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Columbus, OH --- Bruce A. Weingartner, 73, of East Windsor, N.J., died Dec. 25, 2013 at Robert Wood Johnson University Hospital in Hamilton. Mr. Weingartner was a serious racing fan and an owner of both Thoroughbreds and Standardbreds in group partnerships. His son, Ken, is the media relations director for the USTA's Harness Racing Communications. Born in East Orange, he lived most of his life in East Windsor. Mr. Weingartner was a researcher for Law School Admission Counsel, Newtown, Pa., retiring after 10 years of service, and prior to that he worked for about 20 years for AT&T. He was a member of the Hightstown/East Windsor Jaycees, past president, and 1974 Jaycee of the Year. Mr. Weingartner was a regular blood donor for the American Red Cross. He was a member of a barbershop quartet and the Keytones of Elmira, N.Y., and did a weekly TV Show, Club 24. He was an avid NY/SF Giants fan and a partner in Standardbred and Thoroughbred racing ownership groups. A son of the late William and Lydia (Faulhaber) Weingartner, and husband of the late Angela M. (Sirianni) Weingartner, he is survived by his three children, Kenneth P., Laura L. (Mark) Moffa and Brian J. (Rose); and his brother, Bill. Funeral services will be held on Saturday (Dec. 28) at 11 a.m. at Glackin/Saul Funeral Home, 136 Morrison Ave., Hightstown, N.J. Interment will follow at Princeton Memorial Park. Family and friends may call on Saturday (Dec. 28) from 9:30 a.m. to 11 a.m. at Glackin/Saul Funeral Home. In lieu of flowers, memorial contributions may be made to the American Heart Association, 1 Union Street, Suite 301, Robbinsville, NJ 08691 or the American Cancer Society, Memorial Processing Center, P.O. Box 7, East Syracuse, NY 13057. Submitted by USTA Communications Department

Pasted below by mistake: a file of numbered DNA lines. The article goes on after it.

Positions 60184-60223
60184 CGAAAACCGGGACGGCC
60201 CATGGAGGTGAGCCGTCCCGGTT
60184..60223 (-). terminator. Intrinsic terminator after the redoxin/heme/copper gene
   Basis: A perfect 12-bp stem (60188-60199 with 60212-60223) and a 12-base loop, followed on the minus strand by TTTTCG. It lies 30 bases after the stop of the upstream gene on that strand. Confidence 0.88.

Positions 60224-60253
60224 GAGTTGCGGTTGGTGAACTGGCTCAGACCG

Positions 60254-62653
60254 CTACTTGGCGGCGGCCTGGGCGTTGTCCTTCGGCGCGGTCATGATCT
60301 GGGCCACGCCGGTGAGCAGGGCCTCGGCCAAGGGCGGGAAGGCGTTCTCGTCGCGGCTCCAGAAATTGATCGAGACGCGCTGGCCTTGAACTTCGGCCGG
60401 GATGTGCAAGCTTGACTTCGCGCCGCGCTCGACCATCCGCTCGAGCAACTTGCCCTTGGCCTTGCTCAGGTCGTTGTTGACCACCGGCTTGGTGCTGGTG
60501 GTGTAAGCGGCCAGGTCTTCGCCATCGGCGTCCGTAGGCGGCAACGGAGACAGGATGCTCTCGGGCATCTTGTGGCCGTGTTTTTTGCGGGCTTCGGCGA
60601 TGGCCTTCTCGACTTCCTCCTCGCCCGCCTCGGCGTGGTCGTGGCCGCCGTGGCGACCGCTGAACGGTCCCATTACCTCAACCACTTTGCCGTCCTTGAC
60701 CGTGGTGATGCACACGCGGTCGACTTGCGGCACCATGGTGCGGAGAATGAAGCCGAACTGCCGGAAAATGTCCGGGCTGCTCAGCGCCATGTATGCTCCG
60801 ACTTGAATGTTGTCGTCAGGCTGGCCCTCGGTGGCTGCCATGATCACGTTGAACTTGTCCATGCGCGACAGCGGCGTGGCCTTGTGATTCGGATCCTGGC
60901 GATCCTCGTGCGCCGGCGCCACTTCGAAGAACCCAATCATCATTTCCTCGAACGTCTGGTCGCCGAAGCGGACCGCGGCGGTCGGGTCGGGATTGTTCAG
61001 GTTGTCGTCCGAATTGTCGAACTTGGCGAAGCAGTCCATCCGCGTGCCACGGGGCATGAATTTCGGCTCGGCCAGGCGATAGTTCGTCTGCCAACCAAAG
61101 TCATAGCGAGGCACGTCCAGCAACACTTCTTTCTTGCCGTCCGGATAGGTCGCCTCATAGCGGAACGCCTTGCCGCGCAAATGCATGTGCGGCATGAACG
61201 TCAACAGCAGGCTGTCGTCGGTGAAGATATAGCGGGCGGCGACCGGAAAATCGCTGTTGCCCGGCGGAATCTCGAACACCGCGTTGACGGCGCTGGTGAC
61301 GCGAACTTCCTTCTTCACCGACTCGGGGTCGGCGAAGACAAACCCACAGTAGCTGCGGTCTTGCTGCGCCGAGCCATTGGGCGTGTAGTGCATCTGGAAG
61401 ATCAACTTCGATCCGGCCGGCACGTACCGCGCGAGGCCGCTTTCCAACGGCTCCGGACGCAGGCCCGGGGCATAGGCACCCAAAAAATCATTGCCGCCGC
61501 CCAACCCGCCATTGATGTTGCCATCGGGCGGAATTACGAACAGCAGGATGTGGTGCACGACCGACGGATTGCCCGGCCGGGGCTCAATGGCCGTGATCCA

When the term 'Ponzi scheme' is mentioned these days, the names Bernard Madoff and Allen Stanford instantly spring to mind. The pair of them ran multi-billion dollar frauds (US$60bn and $8bn respectively) that destroyed the lives of thousands of investors who had put their life savings into a 'wonderful' investment strategy. How so many people were sucked into the scheme is baffling to those on the outside. The lifestyle, the sales pitch, the success stories of the early investors - I suppose it all adds up.  So where does this link to racing you ask? A prominent Australian 'racing identity' this week has been reported to have lost access to a bank account with punters' club funds of $194m in it. Firstly - is there a worse term for anyone to be labelled with that 'racing identity'? It ALWAYS ends up meaning shonky crook! Secondly - who the hell has a punters' club with an active bankroll in the tens of millions? It simply can't be done.  The media has just started to scratch the surface on this case:  - Racing identity Bill Vlahos denies punting club losses  - $5m bill for Caviar's brother unpaid  - Punters' club man faces suit over Black Caviar's half-brother  but my sources tell me there is a lot left to expose.  Let's examine the alleged punters' club run by Bill Vlahos:  There was no prospectus for potential investors, no contracts securing their investments, nothing at all in writing. No public records of the club activity. All members were sworn to secrecy. (Anyone hearing alarm bells?)  Members would put money into the club and then receive regular dividends. Members were promised a return of over 6% per quarter, adding up to 25% annual profit on investment, and that's what the early investors received. It was a betting syndicate. Since when are betting returns consistent?  All the dodgy betting investment scams in Australia are based on the Gold Coast, so surely this one had to be legitimate? The syndicate was allegedly betting on Melbourne and Sydney racing each week, but with 'offshore outlets' via a broker. Punters worldwide will tell you that getting on is harder than ever. As soon as you start winning, your cards are marked and the industry works against you to shut you down. Corporate bookies shut or heavily restrict your account. Betfair hits you with a Premium Charge of up to 60% of your profits. There simply aren't offshore outlets who will let you bet millions on Australian racing, and there certainly aren't charitable betting firms out there who will let you win a million dollars per quarter to keep up with your promised 6% quarterly return. There is more truth in a Harry Potter novel!  The master system behind this money tree:  "Mr Vlahos developed his system during a two-year stint living near Randwick racecourse when he was not working full-time.  He said he used his mathematical training gained during his La Trobe University psychology degree to come up with a way to beat the odds.  Mr Vlahos said that members of his club trusted him despite the lack of written contracts, and accepted that he collected five per cent of the winnings.  "There's nothing in writing because it's a punting club and it's a trust punting club, the people that are in it have made the decision that they understand how the punting club works between me and them," he said."  "Mr Vlahos said that the maths-based system he used for the punting club brought constant quarterly profits back into the common pool."  The "mathematical training gained during a psychology degree" allowed him to develop a system, which he coincidentally did while living next door to one of the biggest racecourses in the country. I'm calling bullshit on that one. Wagering is an incredibly complicated business which requires an enormous workload just to keep up with continually evolving markets. Maths alone will not make you a profit. Form study alone will not make you a profit. The best money management scheme of all time will not make you a profit. Anyone who tells you they can make consistent, unlimited profits on horse racing has as much credibility as a politician....  The reference material for a successful and disguised Ponzi scheme is the success of the early members. They make their money from introducing new members, although it is highly likely they are unaware of the mechanics of it. Every new member brought into the syndicate bring new liquidity, which is actually the profit they supposedly make every week from their betting investments. The ground-floor investors do very well out of it, and continue to innocently provide glowing references for anyone else considering joining. For them, everything seems above board. So Bob is considering putting money in, he looks at Jim who has been in for a year and done well, then he looks up to Max who has been in for longer and is genuinely displaying the lifestyle of someone making solid, regular profits from their investments. So Bob thinks he's onto a good thing, everyone knows each other and believes what they see, and injects more money into the 'club'. This cycle continues with everyone profiting until it gets too big. Suddenly the rate of signing up new members starts to fall away, the liquidity dries up and so does the flow of profits. Vlahos claims that they had only lost money in one quarter in eight years - that's all it needs to start crumbling....  One piece of anecdotal evidence I have heard is of an early member in regional Victoria who had an incredible run signing up new members - while they all bought cars and swimming pools with their profits, he kept re-investing his profits to create that golden nest egg for retirement. I'm told he believed his share of the syndicate pot was as much as a third - in the vicinity of $60-120m! I'm tipping he'll be rather disappointed.  The Westpac account allegedly containing the $194m hasn't been locked by the bank, it hasn't gone missing, they haven't lost the account due to a computer glitch. It never existed in the first place.  Bill Vlahos doesn't exactly have the cleanest of connections in the racing industry - he has a link to Tony Mokbel, the big time drug dealer who laundered much of his cash flow through various forms of gambling. When the heavy hand of the law started closing in on Mokbel and his associates, it was Vlahos who took over ownership of a horse owned by Tony's brother Horty Mokbel, Pillar of Hercules. The chances of that being coincidental are very slim. And it was this love of horses which reports say, saw him come up with another front for the Ponzi scheme.  Vlahos was most famous for his backing for BC3 Thoroughbreds - a new age bloodstock syndication company who entered the market with a bang, paying huge prices for yearlings, including $5m for a half-brother to Black Caviar. It seemed over the top at the time, their attitude was "we weren't going to be outbid on this one". And now we know why. Value didn't seem to matter to them. So long as the horse could attract investors, they'd be fine. The sales company, Inglis, have yet to be paid for the horse. This isn't uncommon, trainers often take a while to syndicate horses, but they have to pay interest on their debts. It is reported that several people have paid cash for shares in the blue-blood colt, but none of that money has been passed onto Inglis - the allegations are that it has all been tipped into the Ponzi scheme.  If all this is true, and I have no reason whatsoever to doubt my sources who have seen this building up for several years, there are many highly respectable people caught up in this, completely innocently. Investors from Melbourne society, football clubs, players and administrators. Highly respected administrators who have left their jobs to become part of the BC3 'success story'.... My sources tell me that BC3 staff were told this morning Australian time that the company is no longer. I'd expect most of them knew nothing of all this until very recently.  The interest started to mount up on 'Jimmy', the half-brother to Black Caviar. Pressure was on to find more funds to put into the club - surely this sham would last forever? Vlahos allegedly relocated to Singapore earlier in the year - to secure more suckers? To get away from the front-line pressure of the scheme? To stay away from investigators and start preparing an escape route? Theories of what has happened to 'Jimmy' are plentiful. The SMH article said 'the insurance policy can only be paid out in death'. Spider bite, heavy dose of anti-biotics from a vet which is rumoured could be linked to laminitis, a potentially fatal disease.... If the horse survives this ordeal which he is still recovering from, a successful life on the racetrack must be highly improbable now. A stud career for an unraced colt, no matter how esteemed the bloodlines, will be nowhere as lucrative as it could have been with a few wins under his belt.  This scandal has only just started to hit the courts, brought upon by legal proceedings from an unhappy member who is unlikely to ever see his money again. Vlahos' assets have been seized, his passport taken away. Criminal reporters will dig further into this, further than the traditional racing media who are always reluctant to expose/embarrass people within the industry. I'm told investigative journalists from The Age have been close to breaking this story but were holding back - articles from their rivals may now force their hand.  The fallout from this will be enormous. Racing can't afford to have thousands of people with significant sums of money involved become disenchanted with the sport. When the Nathan Tinkler empire crumbled, the people who felt it most were the businesses and staff he owed money to. This scandal goes so much wider. And yet it's not a new blight on the racing industry. Go back to the 80s and a Melbourne conman called Joe Talia did something similar, using the gift of the gab to convince people to invest in his schemes. There were no miracle investment schemes, it was just him pissing the money away at the racetrack, in casinos or living far above his means.   Courtesy of Scott Ferguson   "This article written by and reprinted courtesy of Scott Ferguson, seasoned betting industry expert and editor of blog. You can also follow him on Twitter via @borisranting"